WASHINGTON (AP) — Former acting Attorney General Sally Yates says she bluntly warned the Trump White House in January that new National Security Adviser Michael Flynn "essentially could be blackmailed" by the Russians because he apparently had lied to his bosses about his contacts with Moscow's ambassador in Washington.
The congressional testimony Monday from Yates, an Obama administration holdover fired soon after for other reasons, marked her first public comments about the concerns she raised and filled in basic details about the chain of events that led to Flynn's ouster in February.
Her testimony, coupled with the revelation hours earlier that President Barack Obama himself had warned Donald Trump against hiring Flynn shortly after the November election, made clear that alarms about Flynn had reached the highest levels of the U.S. government months before. Flynn had been an adviser to Trump and an outspoken supporter of his presidential candidacy in the 2016 campaign.
Yates, appearing before a Senate panel investigating Russian interference in the election, described discussions with Don McGahn, the Trump White House counsel, in which she warned that Flynn apparently had misled the administration about his communications with Sergey Kislyak, the Russian ambassador.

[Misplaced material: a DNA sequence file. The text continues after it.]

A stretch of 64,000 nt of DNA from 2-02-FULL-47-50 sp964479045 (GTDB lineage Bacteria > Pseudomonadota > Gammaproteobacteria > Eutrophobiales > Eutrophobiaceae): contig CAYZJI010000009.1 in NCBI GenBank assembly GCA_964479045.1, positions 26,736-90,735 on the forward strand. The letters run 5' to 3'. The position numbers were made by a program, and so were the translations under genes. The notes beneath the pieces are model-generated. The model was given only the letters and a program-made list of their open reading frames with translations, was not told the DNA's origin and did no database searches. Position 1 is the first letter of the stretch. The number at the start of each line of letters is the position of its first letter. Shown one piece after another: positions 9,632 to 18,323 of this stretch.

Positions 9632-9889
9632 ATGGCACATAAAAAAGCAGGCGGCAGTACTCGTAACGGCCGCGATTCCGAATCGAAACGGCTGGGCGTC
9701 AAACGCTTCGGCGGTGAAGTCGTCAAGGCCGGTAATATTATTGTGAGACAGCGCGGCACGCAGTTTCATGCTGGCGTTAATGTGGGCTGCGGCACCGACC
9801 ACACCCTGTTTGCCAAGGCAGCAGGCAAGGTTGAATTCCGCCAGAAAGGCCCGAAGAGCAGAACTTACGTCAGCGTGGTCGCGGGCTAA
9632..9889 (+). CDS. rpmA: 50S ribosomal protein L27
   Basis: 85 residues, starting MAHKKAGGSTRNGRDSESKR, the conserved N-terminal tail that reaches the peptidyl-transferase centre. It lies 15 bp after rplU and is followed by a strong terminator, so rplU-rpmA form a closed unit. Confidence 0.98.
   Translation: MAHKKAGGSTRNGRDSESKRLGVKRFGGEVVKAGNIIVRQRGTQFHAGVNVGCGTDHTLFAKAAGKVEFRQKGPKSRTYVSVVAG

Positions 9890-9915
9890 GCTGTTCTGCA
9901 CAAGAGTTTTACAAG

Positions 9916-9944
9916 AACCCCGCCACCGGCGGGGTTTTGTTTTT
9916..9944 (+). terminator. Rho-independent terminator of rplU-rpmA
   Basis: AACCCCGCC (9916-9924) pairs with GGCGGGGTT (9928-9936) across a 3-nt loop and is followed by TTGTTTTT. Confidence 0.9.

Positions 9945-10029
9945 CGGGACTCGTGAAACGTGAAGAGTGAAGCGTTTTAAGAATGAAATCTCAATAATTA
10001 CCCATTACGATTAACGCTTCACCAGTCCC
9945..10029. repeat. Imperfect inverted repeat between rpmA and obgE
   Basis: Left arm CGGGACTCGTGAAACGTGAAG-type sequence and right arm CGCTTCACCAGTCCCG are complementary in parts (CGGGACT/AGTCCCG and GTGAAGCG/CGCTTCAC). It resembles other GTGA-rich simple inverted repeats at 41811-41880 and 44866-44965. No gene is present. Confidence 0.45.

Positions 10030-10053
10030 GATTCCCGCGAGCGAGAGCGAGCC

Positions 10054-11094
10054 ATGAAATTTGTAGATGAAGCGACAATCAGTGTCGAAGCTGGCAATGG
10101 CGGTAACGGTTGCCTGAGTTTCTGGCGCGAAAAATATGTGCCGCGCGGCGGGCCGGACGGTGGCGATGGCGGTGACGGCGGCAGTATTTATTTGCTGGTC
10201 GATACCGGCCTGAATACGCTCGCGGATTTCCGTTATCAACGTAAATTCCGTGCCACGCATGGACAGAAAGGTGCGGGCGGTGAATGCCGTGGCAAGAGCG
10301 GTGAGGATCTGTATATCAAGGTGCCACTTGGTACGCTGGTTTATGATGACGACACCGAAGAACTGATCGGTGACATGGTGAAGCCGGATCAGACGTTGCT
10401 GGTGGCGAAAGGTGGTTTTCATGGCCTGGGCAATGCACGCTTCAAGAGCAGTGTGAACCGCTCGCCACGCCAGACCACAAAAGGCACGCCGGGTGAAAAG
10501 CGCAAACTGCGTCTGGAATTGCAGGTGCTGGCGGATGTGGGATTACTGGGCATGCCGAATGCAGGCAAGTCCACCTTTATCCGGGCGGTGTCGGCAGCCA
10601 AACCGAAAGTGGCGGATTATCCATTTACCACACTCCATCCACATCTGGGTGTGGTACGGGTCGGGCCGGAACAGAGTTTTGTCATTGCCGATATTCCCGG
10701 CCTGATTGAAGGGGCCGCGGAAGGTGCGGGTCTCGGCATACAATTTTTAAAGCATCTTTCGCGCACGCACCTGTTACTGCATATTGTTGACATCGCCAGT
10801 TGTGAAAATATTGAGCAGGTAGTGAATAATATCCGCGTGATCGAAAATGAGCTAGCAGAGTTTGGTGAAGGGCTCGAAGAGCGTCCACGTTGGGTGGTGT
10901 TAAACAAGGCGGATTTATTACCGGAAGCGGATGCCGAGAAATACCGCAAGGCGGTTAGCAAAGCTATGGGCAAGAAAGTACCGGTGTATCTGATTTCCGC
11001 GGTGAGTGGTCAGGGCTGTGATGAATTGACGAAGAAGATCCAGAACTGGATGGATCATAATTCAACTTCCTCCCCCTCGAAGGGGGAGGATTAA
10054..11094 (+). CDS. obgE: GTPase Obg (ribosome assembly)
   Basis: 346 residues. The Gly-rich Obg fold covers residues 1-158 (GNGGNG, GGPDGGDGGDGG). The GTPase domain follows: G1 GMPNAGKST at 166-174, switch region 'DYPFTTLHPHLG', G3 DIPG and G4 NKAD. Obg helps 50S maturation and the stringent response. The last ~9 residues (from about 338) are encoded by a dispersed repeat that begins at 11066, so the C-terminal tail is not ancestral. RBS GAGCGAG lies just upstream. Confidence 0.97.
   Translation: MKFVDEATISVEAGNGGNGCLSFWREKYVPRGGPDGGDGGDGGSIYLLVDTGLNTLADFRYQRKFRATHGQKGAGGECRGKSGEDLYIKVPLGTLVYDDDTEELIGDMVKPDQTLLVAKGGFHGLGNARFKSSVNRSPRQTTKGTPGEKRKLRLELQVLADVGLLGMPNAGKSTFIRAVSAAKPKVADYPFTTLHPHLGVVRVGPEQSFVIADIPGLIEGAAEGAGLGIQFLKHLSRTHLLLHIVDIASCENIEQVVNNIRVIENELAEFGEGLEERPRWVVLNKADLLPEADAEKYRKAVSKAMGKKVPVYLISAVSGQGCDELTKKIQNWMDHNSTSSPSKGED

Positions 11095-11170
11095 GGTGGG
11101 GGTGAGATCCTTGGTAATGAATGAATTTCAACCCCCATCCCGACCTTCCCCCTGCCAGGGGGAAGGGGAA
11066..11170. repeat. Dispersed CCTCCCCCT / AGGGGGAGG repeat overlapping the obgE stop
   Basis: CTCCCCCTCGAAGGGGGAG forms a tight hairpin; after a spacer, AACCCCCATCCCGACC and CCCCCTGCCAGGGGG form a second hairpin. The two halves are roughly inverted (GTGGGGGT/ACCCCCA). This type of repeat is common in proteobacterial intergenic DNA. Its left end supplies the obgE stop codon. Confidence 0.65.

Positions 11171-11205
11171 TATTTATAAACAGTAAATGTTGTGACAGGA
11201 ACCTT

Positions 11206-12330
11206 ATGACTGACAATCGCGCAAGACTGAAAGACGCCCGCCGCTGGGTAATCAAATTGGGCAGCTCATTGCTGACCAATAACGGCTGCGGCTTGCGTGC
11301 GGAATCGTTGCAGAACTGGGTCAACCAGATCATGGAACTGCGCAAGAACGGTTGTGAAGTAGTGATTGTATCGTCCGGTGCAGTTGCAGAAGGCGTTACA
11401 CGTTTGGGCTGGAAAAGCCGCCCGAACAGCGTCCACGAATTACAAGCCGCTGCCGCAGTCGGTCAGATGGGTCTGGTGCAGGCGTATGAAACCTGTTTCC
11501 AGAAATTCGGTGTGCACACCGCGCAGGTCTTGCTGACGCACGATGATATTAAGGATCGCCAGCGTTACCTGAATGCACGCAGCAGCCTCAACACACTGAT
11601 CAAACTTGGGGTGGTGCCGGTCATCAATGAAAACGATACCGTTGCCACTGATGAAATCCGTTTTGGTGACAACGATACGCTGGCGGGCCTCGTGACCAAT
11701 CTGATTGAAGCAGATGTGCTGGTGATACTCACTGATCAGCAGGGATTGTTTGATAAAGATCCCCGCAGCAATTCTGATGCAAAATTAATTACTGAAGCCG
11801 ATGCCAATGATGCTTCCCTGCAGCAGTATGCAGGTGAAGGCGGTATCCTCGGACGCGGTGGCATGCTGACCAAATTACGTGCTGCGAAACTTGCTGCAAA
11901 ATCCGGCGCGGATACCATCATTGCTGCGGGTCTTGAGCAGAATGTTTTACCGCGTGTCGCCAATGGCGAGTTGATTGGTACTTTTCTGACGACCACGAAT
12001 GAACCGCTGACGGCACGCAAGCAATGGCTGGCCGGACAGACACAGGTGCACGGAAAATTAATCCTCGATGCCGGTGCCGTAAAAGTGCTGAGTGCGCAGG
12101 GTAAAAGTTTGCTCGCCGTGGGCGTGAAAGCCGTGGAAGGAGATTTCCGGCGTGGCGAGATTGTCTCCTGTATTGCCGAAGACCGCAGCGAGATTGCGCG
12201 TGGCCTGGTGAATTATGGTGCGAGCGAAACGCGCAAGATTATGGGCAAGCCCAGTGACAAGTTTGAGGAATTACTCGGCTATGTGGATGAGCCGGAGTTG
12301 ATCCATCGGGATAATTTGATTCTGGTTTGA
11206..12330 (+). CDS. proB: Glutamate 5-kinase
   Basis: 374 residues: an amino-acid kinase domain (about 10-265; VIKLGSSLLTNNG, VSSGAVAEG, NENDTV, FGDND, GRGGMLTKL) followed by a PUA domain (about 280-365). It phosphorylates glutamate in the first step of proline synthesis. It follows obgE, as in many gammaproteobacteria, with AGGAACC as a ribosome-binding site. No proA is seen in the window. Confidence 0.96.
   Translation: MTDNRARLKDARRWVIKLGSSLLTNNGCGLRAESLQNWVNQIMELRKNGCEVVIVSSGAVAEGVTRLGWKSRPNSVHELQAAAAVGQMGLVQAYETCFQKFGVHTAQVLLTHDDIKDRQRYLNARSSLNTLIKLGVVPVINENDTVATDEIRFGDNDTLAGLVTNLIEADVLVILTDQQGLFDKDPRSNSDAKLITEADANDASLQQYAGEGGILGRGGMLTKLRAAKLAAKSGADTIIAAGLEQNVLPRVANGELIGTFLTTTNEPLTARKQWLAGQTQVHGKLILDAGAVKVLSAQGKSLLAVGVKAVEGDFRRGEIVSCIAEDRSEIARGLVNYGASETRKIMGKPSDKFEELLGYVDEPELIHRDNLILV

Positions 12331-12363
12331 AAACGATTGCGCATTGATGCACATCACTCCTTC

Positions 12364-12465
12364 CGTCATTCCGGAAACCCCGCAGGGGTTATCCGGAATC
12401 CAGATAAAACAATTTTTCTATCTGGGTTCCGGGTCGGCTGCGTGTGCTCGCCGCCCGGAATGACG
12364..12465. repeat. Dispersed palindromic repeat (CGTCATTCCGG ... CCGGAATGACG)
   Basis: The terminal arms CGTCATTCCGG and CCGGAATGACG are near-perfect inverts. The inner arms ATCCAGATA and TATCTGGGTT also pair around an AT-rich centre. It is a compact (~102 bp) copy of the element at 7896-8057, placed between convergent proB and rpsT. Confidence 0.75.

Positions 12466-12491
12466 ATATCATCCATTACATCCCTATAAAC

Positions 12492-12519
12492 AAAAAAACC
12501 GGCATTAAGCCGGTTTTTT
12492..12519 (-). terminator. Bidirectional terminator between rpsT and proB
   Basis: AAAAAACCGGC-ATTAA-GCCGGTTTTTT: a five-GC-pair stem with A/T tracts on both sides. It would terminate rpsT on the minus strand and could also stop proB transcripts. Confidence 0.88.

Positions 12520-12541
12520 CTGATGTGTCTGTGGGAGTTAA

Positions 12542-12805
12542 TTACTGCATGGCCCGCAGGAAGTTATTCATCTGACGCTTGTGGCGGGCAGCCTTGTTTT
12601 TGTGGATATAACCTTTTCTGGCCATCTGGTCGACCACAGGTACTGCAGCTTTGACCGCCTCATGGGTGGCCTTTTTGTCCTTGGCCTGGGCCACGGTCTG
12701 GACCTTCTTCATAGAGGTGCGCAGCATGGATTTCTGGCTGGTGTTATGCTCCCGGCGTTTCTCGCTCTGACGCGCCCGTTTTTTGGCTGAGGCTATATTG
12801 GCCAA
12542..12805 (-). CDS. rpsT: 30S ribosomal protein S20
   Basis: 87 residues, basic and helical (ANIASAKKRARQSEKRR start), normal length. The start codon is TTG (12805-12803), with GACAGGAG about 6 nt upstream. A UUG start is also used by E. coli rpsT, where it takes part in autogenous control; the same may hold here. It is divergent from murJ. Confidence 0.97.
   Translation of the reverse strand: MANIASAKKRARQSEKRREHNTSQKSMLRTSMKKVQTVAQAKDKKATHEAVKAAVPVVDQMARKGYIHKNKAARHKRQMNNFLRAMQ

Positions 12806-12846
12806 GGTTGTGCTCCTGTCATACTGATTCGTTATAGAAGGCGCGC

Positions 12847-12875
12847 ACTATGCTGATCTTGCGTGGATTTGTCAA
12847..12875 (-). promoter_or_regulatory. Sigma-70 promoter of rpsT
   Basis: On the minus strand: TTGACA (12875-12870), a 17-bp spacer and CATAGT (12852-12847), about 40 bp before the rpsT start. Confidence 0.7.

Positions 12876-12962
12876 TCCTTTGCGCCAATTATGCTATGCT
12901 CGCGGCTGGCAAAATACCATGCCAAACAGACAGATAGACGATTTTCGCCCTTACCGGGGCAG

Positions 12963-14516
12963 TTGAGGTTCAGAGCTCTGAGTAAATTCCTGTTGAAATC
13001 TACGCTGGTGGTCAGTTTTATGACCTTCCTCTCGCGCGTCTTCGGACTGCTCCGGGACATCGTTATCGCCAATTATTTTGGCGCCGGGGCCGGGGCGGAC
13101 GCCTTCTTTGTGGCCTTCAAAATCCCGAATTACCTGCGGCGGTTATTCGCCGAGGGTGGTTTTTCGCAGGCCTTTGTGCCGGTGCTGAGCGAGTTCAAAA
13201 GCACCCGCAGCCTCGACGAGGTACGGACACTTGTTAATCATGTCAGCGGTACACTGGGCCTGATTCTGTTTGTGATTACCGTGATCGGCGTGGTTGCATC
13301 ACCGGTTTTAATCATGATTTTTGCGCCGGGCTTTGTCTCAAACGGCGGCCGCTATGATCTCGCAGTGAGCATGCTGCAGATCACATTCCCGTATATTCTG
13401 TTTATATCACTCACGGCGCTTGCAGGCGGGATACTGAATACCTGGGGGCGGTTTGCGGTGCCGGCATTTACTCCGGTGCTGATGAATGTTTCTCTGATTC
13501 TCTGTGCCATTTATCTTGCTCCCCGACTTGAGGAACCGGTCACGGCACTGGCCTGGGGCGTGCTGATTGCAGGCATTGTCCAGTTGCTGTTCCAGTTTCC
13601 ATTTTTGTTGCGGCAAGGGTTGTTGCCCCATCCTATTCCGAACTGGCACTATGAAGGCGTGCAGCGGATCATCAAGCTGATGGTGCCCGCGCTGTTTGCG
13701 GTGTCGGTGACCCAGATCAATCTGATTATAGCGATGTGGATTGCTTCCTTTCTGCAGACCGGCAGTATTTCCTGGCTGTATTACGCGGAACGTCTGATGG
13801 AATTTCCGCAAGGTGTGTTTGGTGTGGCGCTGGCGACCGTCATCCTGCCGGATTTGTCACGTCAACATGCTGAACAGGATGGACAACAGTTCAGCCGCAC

White House officials, including Vice President Mike Pence, had insisted that Flynn had not discussed U.S.-imposed sanctions with Kislyak during the presidential transition period. But they asked Flynn to resign after news reports indicated he had lied about the nature of the calls.
"We felt like it was critical that we get this information to the White House, in part because the vice president was unknowingly making false statements to the public and because we believed that Gen. Flynn was compromised with respect to the Russians," Yates said.
"To state the obvious," she added later, "you don't want your national security adviser compromised with the Russians."
She said she was briefing the Trump White House so that officials could take "the action that they deemed appropriate" and that she believed the Russians already had the same information.
Yates' questioning by a Senate panel investigating Russian interference in the presidential election was just one portion of a politically charged day that began with combative tweets from Trump and continued with disclosures from Obama administration officials about a private Oval Office conversation between Obama and his successor.
Republican senators in the hearing repeatedly pressed Yates on an unrelated matter — her refusal to defend the Trump administration's travel ban — and whether she was responsible for leaking classified information. She said she was not.
Trump shouldered into the conversation in the morning, tweeting that it was the Obama administration, not he, that had given Lt. Gen. Flynn "the highest security clearance" when he worked at the Pentagon. Trump made no mention of the fact that Flynn had been fired from his high position by the Obama administration in 2014.